now trying to extend to more and more stores but have not put the resource in to fix the data integration issues. Wouldn’t say we have lost control but this has become a major point of potential failure[R10].
"the integration issue is still the problem – still a lot of noise. Next version of software will improve things, but it has been our limitation – integration has been our real issue with the business model"
Even where a company had made the commitment to go for full integration, it was clear that it had not been an easy journey:
we have a completely integrated system – integrated with EPOS and inventory system. It was a complex process to get right – in my view most of the POS companies do not know how to do it. We have not found it easy[R6].
So, it would seem that for most of the companies taking part in this research the issue of data integration represented probably the biggest challenge in their RFID journey – how to bring RFIDderived data into alignment with existing systems in a way that was cost effective and kept disruption to a minimum. As with the introduction of an RFID system itself, the general advice would be to carefully review how RFID-related data integration will interact with, and impact upon, existing systems and processes, and adopt a relatively modest incremental approach that takes account of them.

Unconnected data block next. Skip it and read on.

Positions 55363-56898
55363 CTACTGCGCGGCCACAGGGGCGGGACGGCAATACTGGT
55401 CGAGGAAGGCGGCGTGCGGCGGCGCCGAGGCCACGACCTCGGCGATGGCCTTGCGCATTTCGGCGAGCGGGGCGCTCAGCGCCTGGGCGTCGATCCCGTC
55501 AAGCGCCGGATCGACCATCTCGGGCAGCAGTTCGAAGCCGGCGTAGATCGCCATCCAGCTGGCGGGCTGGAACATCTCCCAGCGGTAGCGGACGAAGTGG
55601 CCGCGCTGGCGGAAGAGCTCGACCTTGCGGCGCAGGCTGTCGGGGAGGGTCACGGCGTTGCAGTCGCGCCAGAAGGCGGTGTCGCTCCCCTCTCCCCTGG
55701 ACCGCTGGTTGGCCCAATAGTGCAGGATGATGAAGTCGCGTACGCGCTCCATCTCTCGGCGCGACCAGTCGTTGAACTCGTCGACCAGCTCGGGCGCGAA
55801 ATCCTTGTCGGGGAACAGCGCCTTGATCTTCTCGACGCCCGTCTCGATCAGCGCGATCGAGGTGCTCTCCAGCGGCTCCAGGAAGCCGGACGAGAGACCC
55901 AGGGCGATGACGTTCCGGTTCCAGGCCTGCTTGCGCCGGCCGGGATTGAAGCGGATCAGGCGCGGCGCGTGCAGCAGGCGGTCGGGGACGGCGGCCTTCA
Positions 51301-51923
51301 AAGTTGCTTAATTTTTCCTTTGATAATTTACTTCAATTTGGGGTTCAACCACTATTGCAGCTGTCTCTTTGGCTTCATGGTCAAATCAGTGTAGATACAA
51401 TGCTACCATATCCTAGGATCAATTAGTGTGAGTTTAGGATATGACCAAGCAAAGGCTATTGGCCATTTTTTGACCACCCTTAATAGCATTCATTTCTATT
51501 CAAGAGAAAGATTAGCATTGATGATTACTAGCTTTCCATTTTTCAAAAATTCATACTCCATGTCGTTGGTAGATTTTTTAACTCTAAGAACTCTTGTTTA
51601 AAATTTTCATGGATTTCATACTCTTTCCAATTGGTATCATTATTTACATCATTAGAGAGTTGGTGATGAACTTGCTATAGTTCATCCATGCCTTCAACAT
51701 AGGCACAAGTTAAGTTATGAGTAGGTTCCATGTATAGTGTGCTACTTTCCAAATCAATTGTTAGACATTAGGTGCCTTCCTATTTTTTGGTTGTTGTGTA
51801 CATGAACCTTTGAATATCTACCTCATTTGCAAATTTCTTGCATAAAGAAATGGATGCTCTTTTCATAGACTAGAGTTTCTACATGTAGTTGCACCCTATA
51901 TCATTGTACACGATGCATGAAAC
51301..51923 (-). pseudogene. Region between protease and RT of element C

"understanding what the aims and objectives of any proposed RFID system will require in terms of data integration should be part of the very early stages of the planning process"
Furthermore, it seems very clear that understanding what the initially defined aims and objectives of any proposed RFID system will require in terms of data integration with existing business systems should be part of the very early stages of the planning process. However, what is also clear, despite the problems highlighted above, is that full data integration is not always necessary to enable a satisfactory ROI to be achieved – for some of the companies, relatively limited use of the data emanating from their RFID system still generated more than enough value to warrant its use. For these companies, part of the ongoing RFID journey is to understand how greater integration can be achieved over time and in a way that continues to make financial sense.
Loss Prevention and RFID